Armicustos – A soldier tasked with the administration and supply of weapons and equipment. A quartermaster.

Ballistarius – An artillery operator (a type of immunes).

Beneficiarius – A soldier performing an extraordinary task such as military policing or a special assignment.

Bucinator – A trumpeter or bugler.

Cacula – Servant or slave of a soldier.

Capsarior – A medical orderly.

Causarius – A soldier discharged for wounds or other medical reasons.

Centurion – Officer rank, generally one per 80 soldiers, in charge of a centuria.

Clinicus – A medic.

Cornicen – Bugler.

Doctor – A trainer, subdivisions for everything from weapons to hornblowing.

Draconarius – Bearer of a cavalry standard.

Decurion – Leader of a troop of cavalry (14-30 men). Often confused with decanus.

Decanus – Leader of a contubernium (a legionary tent group of 8 men).

Discens – Miles in training for an immunis position.

Dux – A general in charge of two or more legions. In the Third Century AD, an officer with a regional command transcending provincial boundaries, responsible directly to the emperor alone, usually appointed on a temporary basis in a grave emergency. In the fourth century AD, an officer in charge of a section of the frontier answering to the Magister Militum.

Equites singulares Augusti – Elite cavalry unit tasked to guard the Roman Emperors. Usually commanded by a tribunus of praetorian rank.

Evocatus – A soldier who had served out his time and obtained his discharge (missio), but had voluntarily enlisted again at the invitation of the consul or other commander.

Frumentarii – Officials of the Roman Empire during the 2nd and 3rd era. Often used as a Secret Service, mostly operating in uniform.

Hastatus – The youngest of the heavy infantry in the pre-Marian armies, who were less well-equipped than the older Principes and Triarii. These formed the first line of battle in front of the Principes.

Hastatus Prior – A centurion commanding a manipulus or centuria of hastati. A high-ranking officer within a manipulus or centuria.

Hastatus Posterior – A deputy to the hastatus prior

Hastiliarius – a weapons instructor.

Imaginifer – A standard-bearer carrying the imago – the standard which bore a likeness of the emperor, and, at later dates, his family.

Immunes – Soldiers who were "immune" from combat duty and fatigues through having a more specialist role within the army.

Legatus legionis – A legion commander of senatorial rank; literally the "deputy" of the emperor, who was the titular commander-in-chief.

Legatus pro praetore – Provincial governor of senatorial rank with multiple legions under his command.

Legionary – The heavy infantry that was the basic military force of the ancient Roman army in the period of the late Roman Republic and the Roman Empire.

Medicus – Physician or combat medic. Specializations included surgery (medicus vulnerarius), ophthalmology (medicus ocularius), and also veterinary (medicus veterinarius). At least some held rank equivalent to a centurion.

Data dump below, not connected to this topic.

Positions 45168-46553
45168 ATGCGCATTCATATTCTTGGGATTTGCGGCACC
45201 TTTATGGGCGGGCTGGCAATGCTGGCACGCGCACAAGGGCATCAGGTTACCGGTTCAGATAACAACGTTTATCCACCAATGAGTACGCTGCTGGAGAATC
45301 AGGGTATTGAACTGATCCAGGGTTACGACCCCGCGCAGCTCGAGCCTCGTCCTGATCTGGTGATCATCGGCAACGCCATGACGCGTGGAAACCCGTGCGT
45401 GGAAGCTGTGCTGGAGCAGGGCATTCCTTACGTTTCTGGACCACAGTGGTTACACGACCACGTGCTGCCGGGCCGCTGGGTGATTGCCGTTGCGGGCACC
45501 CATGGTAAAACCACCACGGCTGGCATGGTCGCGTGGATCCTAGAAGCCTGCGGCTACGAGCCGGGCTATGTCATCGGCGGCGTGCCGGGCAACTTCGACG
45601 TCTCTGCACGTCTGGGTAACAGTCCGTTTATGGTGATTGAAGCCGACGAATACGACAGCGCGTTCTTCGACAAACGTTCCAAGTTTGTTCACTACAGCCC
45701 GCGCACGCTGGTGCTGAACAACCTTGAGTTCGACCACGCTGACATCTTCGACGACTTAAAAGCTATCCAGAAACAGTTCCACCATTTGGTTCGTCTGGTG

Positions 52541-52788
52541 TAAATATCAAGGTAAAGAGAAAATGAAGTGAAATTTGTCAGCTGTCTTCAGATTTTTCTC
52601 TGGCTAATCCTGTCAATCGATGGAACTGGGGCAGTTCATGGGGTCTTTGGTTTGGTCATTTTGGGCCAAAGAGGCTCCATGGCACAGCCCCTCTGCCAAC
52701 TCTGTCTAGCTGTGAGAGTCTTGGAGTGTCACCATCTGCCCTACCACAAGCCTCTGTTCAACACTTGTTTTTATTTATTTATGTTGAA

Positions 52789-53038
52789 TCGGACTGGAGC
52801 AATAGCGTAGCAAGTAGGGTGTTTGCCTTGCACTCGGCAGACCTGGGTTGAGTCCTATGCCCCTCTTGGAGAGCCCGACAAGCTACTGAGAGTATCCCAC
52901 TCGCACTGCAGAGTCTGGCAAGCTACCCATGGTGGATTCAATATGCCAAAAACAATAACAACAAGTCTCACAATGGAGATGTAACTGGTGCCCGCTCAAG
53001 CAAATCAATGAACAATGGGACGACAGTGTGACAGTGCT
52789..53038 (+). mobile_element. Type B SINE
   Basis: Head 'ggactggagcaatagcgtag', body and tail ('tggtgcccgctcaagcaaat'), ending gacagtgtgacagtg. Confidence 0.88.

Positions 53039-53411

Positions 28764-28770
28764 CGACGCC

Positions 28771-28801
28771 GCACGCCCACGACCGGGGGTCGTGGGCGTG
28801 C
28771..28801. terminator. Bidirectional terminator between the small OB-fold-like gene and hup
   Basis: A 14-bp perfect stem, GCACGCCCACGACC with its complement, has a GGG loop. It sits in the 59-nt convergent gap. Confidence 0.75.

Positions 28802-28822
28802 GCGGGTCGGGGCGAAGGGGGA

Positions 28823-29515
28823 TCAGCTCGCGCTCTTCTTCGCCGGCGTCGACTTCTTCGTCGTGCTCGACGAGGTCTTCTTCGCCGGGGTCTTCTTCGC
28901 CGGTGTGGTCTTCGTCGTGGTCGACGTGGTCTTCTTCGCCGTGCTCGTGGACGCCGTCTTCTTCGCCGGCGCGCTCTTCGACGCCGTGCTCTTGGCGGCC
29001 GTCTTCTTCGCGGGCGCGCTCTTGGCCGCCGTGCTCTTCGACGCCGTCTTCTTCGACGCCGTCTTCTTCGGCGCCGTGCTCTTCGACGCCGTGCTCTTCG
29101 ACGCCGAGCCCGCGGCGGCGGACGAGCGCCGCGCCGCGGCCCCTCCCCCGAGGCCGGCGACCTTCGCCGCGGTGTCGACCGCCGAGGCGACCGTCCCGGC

Miles or Miles Gregarius – The basic private level foot soldier.

Numerus – A unit of barbarian allies not integrated into the regular army structure. Later, a unit of border forces.

Optio – One per century as second-in-command to the centurion. Could also fill several other specialized roles on an ad hoc basis.

Pedites – The infantry of the early army of the Roman kingdom. The majority of the army in this period.

Peditatus – A term referring to any infantryman in the Roman Empire.

Pilus Prior – Senior centurion of a cohort.

Pilus Posterior – Deputy to the pilus prior.

Praefectus Castrorum – Camp prefect, third-in-command of the legion, also responsible for maintaining the camp, equipment, and supplies. Usually a former primus pilus.

Praefectus Cohortis - Commander of a cohort.

Praefectus legionis agens vice legati – Equestrian officer given the command of a legion in the absence of a senatorial legatus. After the removal of senators from military command, the title of a legionary commander. ("...agens vice legati, dropped in later Third Century")

Praetorians – A special force of bodyguards used by Roman Emperors.

Primus Ordinis – The commanding officer of each centuria in the first cohort with the exception of the first centuria of the cohort.

Primus Pilus (literally 'first file', not spear) – The centurion commanding the first cohort and the senior centurion of the entire Legion.

Princeps – Pre-Marian soldier, initially equipped with the Hasta spear, but later with the pilum, these men formed the second line of battle behind the Hastati in the pre-Marian armies. They were also chieftains in Briton like Dumnorix of the Regneses (he was killed by Gaius Salvius Liberalis' soldiers).

Princeps Prior – A centurion commanding a century of principes.

Princeps Posterior – A deputy to the princeps prior.

Principales – A group of ranks, including aquilifer, signifer, optio, and tesserarius. Similar to modern NCOs (Non-commissioned officers).

Protectores Augusti Nostri (a.k.a. Protectores Divini Lateris) – honorific title for senior officers singled out for their loyalty to the Emperor and soldierly qualities. The protectores were an order of honor rather than a military unit. The order first appeared in the mid-200s AD.